Follows the development of the American Industrial Revolution from 1793 to 1850, including the major industrial inventions and advances of the time period.
Children's LiteratureThis book, one of the series "Let Freedom Ring," attractively presents information about the beginning of the Industrial Revolution in America. The book also briefly covers the onset of industrialization in England that preceded its development in the United States. Each double-page spread includes a color illustration, photograph, or map, increasing the interest level. Separate text boxes offer additional information on the different views the founding fathers held on industrialization, the lives of mill workers, and the importance of tariffs to the development of industry, as well as their divisive effect on the country. The use of red or dark blue flag-type frames on many pages enhances the attractiveness of this book. The book also includes timeline of the period, as well as a list of interesting places to visit that are related to early industrialization. Included is the address of a publisher sponsored Web page that connects to a list of up to date links. The book also includes a glossary, an index, and a list of other books for further reading. The book does include a significant error. A spinning jenny is identified as a machine that could "spin eight threads into cloth at once." In fact, a spinning jenny was able to spin cotton or wool into eight spools of thread simultaneously, but did not create cloth, which still needed to be manufactured on a loom. In spite of this error the book should be a good source of information for report writing, but also would be enjoyable reading for any student with an interest in United States history. 2003, Bridgestone Books, Ages 8 to 12.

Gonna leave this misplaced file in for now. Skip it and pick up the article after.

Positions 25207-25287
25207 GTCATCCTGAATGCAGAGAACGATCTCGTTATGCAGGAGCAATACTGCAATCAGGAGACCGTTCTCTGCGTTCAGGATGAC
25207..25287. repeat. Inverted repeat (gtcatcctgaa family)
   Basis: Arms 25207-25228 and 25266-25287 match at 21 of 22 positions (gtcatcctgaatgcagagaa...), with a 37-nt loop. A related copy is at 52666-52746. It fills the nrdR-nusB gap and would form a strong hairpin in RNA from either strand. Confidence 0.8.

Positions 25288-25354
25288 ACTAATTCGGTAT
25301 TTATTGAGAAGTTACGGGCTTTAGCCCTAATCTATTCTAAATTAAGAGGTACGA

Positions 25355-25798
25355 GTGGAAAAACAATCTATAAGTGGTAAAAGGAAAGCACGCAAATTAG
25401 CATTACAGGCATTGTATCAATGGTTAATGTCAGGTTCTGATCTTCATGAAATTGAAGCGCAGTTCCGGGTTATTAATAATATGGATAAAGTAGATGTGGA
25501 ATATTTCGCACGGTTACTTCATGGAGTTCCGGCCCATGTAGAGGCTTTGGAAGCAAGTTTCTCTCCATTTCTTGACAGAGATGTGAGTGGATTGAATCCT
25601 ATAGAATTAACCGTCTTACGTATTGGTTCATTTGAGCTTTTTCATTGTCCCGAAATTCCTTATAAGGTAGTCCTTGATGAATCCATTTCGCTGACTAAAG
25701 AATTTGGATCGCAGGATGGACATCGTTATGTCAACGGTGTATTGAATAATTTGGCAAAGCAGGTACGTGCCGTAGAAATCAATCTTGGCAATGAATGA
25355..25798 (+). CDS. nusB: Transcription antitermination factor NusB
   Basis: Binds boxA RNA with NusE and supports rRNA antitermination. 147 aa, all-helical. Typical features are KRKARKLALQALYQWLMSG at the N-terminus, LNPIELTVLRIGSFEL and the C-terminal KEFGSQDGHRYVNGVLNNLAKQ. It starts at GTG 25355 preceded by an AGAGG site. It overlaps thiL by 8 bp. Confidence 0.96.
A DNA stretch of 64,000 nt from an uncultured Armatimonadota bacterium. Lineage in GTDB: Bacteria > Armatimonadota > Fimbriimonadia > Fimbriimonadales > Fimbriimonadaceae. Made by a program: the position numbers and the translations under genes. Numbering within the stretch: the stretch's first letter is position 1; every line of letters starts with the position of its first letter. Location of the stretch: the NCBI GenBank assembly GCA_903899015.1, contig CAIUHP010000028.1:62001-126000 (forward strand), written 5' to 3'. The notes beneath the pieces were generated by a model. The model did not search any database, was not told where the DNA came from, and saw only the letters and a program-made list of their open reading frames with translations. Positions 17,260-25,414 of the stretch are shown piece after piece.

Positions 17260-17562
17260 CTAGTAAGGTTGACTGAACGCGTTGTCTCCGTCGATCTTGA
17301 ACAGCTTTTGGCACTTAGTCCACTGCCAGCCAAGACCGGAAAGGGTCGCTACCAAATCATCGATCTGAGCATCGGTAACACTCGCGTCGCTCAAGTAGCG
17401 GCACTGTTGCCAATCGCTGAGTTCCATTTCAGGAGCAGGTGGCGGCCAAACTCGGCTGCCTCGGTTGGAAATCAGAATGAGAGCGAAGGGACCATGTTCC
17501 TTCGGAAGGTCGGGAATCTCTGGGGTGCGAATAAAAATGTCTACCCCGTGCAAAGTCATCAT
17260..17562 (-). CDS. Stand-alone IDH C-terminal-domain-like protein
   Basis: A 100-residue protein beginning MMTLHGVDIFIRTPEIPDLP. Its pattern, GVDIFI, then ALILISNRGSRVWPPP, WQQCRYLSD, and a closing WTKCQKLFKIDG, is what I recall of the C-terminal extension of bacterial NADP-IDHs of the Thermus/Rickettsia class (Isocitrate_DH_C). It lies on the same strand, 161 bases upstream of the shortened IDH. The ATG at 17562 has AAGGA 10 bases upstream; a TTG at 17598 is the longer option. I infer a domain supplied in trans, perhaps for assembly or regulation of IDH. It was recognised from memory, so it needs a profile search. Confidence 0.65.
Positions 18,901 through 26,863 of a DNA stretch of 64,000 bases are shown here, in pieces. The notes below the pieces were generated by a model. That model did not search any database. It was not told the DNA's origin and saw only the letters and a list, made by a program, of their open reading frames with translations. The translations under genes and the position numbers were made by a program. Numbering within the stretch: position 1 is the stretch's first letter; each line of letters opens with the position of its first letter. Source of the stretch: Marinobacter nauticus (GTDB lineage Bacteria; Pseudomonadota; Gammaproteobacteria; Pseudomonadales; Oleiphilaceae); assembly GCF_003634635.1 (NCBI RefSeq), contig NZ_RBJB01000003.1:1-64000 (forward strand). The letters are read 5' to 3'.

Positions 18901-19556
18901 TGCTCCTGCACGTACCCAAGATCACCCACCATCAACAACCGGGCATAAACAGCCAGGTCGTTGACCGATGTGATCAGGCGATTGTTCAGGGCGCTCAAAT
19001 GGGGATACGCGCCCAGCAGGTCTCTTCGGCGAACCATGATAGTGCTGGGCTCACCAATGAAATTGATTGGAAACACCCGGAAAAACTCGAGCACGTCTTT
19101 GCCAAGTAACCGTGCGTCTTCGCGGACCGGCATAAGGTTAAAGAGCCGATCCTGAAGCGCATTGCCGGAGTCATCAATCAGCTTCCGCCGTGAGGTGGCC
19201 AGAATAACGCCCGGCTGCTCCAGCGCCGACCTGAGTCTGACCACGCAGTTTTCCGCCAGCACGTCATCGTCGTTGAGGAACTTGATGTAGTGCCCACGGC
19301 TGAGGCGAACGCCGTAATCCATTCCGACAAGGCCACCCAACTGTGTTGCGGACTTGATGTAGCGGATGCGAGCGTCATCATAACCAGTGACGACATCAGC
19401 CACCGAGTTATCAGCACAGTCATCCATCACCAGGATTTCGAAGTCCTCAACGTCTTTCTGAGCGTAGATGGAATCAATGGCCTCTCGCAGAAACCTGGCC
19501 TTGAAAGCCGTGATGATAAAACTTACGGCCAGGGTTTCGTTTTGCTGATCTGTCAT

School Library JournalGr 3-5-Supplemental resources for students who are studying these topics. Industrial Revolution outlines the key people of this time period and their contributions. Francis Scott Key will serve as a resource to units on patriotism or for those studying the American flag or national anthem. Nat Turner provides an example of a slave's life and will enhance a unit on slavery. Each well-organized book has interesting color and black-and-white illustrations, reproductions, and photographs.-Helen Foster James, University of California at San Diego Copyright 2003 Reed Business Information.
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